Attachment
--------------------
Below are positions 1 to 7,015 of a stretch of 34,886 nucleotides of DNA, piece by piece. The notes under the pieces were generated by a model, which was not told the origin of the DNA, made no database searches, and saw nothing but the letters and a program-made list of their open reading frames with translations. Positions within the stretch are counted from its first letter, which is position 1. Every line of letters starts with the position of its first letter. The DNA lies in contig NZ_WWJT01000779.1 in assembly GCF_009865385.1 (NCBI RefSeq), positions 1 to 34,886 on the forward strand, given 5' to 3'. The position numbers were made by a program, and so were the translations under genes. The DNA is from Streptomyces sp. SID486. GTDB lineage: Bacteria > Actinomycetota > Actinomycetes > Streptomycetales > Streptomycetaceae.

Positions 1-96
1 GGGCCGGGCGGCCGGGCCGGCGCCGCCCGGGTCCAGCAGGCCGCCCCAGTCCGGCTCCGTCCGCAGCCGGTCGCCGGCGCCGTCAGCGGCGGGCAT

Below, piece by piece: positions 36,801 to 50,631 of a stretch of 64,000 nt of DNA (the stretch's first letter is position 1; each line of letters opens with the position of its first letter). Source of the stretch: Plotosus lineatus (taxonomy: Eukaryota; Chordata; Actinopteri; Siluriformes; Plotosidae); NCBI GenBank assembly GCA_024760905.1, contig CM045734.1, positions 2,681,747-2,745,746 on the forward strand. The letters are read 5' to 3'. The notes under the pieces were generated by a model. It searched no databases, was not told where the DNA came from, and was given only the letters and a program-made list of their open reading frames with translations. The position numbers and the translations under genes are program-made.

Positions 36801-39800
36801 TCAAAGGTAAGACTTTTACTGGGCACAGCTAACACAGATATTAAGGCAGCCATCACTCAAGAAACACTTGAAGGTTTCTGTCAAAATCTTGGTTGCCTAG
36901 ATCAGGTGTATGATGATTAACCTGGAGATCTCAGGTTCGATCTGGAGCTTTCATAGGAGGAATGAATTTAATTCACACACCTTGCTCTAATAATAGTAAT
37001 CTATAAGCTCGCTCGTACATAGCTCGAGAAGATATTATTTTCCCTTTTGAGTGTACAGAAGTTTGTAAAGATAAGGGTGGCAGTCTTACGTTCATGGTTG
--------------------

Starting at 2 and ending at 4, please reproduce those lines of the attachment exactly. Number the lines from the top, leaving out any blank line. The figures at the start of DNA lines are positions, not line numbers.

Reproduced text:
Positions 1-96
1 GGGCCGGGCGGCCGGGCCGGCGCCGCCCGGGTCCAGCAGGCCGCCCCAGTCCGGCTCCGTCCGCAGCCGGTCGCCGGCGCCGTCAGCGGCGGGCAT

Below, piece by piece: positions 36,801 to 50,631 of a stretch of 64,000 nt of DNA (the stretch's first letter is position 1; each line of letters opens with the position of its first letter). Source of the stretch: Plotosus lineatus (taxonomy: Eukaryota; Chordata; Actinopteri; Siluriformes; Plotosidae); NCBI GenBank assembly GCA_024760905.1, contig CM045734.1, positions 2,681,747-2,745,746 on the forward strand. The letters are read 5' to 3'. The notes under the pieces were generated by a model. It searched no databases, was not told where the DNA came from, and was given only the letters and a program-made list of their open reading frames with translations. The position numbers and the translations under genes are program-made.